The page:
The modern healthcare industry doesn’t encourage doctors to look at their patients holistically. If it did, then doctors would think twice before prescribing mental health drugs that risk placing depressed patients in bankruptcy. And patients feel that they are at the mercy of a system that treats them like non-player characters.
To achieve true patient-centered care, patients have to gain ownership over their own healthcare decisions, which includes healthcare dollars, and doctors should work in such a way that patient satisfaction is the foremost metric for success.
To that end, patients should be able to stop pouring thousands of dollars into health insurance premiums each year only to start all over again the next year, and instead save that money until they incur a big expense. Then, when they need complex care, they’ll want to shop for a good deal rather than hand that decision over to an insurance company that doesn’t have their best interest at heart. This should be true not only for privately insured patients but also for those on Medicaid and traditional Medicare, government programs whose sheer size and administrative bloat prevents them from offering tailor-made treatments to beneficiaries.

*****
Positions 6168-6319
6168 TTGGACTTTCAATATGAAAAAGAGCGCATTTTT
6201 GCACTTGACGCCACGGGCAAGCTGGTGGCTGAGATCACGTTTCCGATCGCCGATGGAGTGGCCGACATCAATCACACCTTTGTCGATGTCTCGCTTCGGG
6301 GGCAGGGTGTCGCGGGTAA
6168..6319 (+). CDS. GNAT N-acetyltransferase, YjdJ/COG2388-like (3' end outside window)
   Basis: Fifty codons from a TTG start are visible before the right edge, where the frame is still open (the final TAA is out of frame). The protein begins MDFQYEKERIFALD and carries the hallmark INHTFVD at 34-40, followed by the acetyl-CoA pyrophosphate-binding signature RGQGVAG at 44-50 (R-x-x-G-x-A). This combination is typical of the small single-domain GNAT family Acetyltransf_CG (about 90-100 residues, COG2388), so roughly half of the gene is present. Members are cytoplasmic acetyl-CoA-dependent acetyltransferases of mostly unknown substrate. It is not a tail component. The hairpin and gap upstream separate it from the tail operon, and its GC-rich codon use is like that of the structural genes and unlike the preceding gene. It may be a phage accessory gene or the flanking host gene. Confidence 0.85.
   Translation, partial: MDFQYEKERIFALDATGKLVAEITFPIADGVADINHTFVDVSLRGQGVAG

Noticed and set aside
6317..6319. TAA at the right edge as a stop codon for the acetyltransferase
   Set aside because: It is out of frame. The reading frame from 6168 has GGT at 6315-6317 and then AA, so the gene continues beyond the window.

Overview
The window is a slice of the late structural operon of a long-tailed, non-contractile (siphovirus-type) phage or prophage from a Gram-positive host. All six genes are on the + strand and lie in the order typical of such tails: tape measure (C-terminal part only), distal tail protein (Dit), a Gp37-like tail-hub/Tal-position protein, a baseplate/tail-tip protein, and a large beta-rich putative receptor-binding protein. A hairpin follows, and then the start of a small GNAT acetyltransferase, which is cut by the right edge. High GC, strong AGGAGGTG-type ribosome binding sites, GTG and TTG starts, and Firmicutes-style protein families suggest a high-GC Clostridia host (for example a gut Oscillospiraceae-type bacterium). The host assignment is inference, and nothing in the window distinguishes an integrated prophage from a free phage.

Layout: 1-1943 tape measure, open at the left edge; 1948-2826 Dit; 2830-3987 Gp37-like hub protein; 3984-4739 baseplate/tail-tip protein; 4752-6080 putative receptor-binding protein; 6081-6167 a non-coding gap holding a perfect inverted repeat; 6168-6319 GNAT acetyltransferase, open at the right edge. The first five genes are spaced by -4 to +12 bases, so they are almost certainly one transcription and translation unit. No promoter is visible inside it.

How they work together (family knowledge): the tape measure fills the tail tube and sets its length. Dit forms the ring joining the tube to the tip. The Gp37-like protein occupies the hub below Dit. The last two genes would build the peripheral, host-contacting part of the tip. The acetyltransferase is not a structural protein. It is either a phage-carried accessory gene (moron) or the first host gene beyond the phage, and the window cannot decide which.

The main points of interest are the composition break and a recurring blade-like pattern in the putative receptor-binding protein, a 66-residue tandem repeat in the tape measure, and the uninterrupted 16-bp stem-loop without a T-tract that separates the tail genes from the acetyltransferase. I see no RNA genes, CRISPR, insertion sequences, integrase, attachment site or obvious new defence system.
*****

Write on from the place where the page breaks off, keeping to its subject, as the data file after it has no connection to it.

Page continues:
Patients don’t have medical degrees, and that’s why they go to the doctor. But they aren’t clueless either, and they deserve a say in what’s being done to their bodies and minds. Incorporating their insights into the clinical process requires restoring financial agency to them as well.
I'm skeptical of blaming middlemen because middlemen (in our case insurance companies) perform a service for both sellers and buyers: they take on the search costs of connecting would-be buyers and sellers.
Let's say that patients have the ability for shop for their own doctor (IOW sellers). They then have to take the time to research what kind of specialist they need, the doctor's performance record, and the price of hiring that specialist. Searching for the right specialist comes at the cost of the next-highest valued use of the patient's time. In addition, if a doctor wants to stay in business, she'll need to find patients. The costs of the doctor searching for patients (IOW buyers) is the next-highest valued use of her time.
Insurance companies (albeit far from perfect) take on the search costs of finding doctors for patients and vice versa. Of course insurance companies aren't benevolent (in the Smithian sense), but middlemen do not have to be benevolent. They simply have to be alert to entrepreneurial opportunities.
Before we call to "eliminate the middleman," consider the costs of doing so and compare it the alternatives.
This is by no means an endorsement of the status quo. I support regulatory reforms to increase competition in the healthcare market and lower costs for consumers. As mentioned by Liam Sigaud, there are many regulations (especially ones on insurance companies) that contribute to the rising costs of healthcare in the U.S.
Definitely need to lose the middlemen in medicine.